Battery life is excellent. I’ve tried to run them flat listening to music for an entire work day on Bluetooth, but was unable to drain the battery. Even if  you could do so, there’s nothing stopping you leaving the micro-USB charge cable attached while you listen.

Pros

  • Fantastic sound quality
  • Great wireless performance
  • Talk-through
  • Excellent Logitech / UE build quality

Cons

  • Fairly heavy
  • Expensive (but not really compared to other high-end noise cancelling headphones)

 

 

New Vonage Calling App for iPhone and Android

[box type=”info” border=”full”]This post is paid for by Vonage[/box]

The app landscape is not short of free calling and messaging apps. Skype and Whatsapp stand at the top of the list. However, Vonage is trying to crack the market with a new iPhone and Android calling app.

Despite them paying me to talk about the app, I’m actually genuinely impressed. It lacks the existing network that Skype and other apps come with, but the app itself is very nicely executed. It feels more like an iOS first-party app than something that has been ported from desktop. It’s very quick to navigate around, and uses your existing address book (let’s hope they don’t upload it like Path did) to make calls and send messages.

If the person you are calling is a Vonage user, the call is 100% free (excluding data charges). To coax your friends onto the service, the Vonage Mobile multi-invite function lets you invite anyone (or everyone) from your contact list with one simple text. Skype requires you to search for users and invite each person one at a time.

Vonage Mobile doesn’t limit calls to people with the app, or even to people who have a smartphone. You can call direct from Vonage Mobile to virtually any phone number on the planet. You can dial internationally without needing to activate special services with your mobile carrier. And most importantly, you can do this with the address book on your phone and your existing mobile number.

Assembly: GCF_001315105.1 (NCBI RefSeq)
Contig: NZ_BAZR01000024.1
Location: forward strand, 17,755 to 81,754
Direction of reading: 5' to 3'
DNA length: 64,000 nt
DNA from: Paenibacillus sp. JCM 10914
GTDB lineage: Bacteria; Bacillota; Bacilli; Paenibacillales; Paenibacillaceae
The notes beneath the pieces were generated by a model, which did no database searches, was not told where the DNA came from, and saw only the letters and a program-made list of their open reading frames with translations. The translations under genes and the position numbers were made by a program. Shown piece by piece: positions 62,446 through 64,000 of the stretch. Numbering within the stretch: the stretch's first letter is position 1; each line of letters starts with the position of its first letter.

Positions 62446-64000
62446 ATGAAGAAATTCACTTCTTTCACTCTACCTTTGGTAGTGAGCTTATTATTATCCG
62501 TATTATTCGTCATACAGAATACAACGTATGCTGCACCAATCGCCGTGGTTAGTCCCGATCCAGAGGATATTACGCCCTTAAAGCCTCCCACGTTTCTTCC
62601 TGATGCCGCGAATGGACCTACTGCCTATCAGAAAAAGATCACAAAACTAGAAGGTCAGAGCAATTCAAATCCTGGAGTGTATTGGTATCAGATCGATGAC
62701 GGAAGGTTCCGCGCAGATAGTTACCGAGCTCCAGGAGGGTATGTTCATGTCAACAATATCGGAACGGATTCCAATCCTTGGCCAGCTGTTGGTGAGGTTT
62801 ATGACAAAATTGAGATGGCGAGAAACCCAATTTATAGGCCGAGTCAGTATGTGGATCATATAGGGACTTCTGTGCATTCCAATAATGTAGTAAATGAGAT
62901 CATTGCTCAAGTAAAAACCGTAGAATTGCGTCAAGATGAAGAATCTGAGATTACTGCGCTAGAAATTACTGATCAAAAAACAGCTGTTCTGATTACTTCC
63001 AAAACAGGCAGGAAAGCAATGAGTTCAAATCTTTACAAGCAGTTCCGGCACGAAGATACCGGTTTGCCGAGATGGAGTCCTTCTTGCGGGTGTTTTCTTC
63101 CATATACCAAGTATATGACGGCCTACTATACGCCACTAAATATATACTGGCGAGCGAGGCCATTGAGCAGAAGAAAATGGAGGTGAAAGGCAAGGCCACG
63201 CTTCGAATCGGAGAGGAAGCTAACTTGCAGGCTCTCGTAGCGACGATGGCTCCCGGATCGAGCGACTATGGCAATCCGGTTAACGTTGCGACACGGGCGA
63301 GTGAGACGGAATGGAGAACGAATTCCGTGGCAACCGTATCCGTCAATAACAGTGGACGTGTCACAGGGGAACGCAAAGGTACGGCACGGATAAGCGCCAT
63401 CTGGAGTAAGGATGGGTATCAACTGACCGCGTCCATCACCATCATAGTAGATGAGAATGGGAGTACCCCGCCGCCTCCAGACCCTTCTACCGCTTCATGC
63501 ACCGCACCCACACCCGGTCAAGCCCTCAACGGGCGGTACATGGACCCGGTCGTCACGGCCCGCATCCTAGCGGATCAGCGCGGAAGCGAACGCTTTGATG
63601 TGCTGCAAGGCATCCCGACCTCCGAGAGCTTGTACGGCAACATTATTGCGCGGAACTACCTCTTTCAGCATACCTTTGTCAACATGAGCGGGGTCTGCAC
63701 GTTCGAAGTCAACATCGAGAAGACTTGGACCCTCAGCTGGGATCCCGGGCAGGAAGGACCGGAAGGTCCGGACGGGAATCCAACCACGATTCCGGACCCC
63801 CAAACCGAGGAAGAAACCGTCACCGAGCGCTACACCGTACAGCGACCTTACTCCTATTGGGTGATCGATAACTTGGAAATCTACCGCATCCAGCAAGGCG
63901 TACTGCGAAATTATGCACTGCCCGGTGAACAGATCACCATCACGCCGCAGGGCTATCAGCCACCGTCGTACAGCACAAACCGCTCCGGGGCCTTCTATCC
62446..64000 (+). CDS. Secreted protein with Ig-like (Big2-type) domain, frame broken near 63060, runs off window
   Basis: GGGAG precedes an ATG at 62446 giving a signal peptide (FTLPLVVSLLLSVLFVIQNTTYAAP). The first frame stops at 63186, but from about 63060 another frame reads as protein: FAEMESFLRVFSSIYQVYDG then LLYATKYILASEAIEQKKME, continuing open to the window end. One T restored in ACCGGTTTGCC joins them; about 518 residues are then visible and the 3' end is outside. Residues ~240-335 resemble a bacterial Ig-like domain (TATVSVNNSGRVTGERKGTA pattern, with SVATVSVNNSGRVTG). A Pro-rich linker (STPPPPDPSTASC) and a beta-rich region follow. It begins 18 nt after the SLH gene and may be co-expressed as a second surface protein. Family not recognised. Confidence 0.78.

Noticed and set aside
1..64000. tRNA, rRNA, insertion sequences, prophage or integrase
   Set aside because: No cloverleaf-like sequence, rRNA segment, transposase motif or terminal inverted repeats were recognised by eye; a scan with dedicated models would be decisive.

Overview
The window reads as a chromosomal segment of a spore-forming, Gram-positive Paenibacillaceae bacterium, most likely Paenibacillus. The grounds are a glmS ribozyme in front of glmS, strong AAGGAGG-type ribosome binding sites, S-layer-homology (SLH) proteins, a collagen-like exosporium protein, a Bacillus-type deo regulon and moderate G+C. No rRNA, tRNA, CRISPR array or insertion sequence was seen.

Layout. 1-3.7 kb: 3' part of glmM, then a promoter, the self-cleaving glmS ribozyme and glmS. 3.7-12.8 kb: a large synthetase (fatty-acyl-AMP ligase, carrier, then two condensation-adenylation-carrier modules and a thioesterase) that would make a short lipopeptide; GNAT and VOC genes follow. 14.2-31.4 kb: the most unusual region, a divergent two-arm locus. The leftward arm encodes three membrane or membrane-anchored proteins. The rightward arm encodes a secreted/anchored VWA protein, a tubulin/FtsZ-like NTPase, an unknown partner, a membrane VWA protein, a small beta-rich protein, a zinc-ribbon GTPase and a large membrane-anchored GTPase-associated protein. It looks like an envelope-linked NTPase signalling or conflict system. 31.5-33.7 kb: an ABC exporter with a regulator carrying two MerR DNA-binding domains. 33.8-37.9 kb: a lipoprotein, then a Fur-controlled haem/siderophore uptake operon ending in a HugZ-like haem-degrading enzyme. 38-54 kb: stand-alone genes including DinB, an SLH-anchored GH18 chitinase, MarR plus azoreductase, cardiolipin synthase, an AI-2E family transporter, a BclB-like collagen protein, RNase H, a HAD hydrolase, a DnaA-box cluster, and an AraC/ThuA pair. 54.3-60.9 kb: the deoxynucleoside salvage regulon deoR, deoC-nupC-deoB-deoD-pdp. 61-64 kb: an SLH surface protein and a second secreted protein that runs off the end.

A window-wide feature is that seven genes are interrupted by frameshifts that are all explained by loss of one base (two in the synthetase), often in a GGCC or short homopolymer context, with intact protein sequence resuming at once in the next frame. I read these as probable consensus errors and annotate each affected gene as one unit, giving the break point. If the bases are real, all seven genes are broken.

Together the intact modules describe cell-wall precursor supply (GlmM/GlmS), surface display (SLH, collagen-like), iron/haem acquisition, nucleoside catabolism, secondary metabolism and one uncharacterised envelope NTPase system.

There is a cost associated with calling phones directly, but according to Vonage, the app offers international calling with per-minute rates that average 70 percent less than major mobile carriers and 30 percent less than Skype. This savings estimate is based on per-minute rates to the top 50 countries called. Billing is also more convenient, with payment integrated directly into your iTunes or Android Market account, instead of maintaining billing in a separate login.

To see a demo of the app, go check out the “Magic of Vonage Mobile” video on YouTube at the following link:  http://www.youtube.com/watch?v=kaRcnY1xZxM

For those of you playing along at home, here is a quick feature recap:

  • Free domestic and international calls and texts to anyone with the Vonage Mobile app.
  • When calling a landline or phone directly, you get international calling with per-minute rates averaging 70% less than major mobile carriers and 30% less than Skype.
  • In-app credit purchases are tied directly to your iTunes or Android Market account.
  • Inviting multiple people right from your address book via SMS or email is easy.
  • Vonage Mobile automatically identifies contacts who already have the app.
  • Your mobile number double as your caller ID (so your friends won’t be surprised by an unfamiliar app-assigned number)
  • Works on Wi-Fi and 3G/4G worldwide.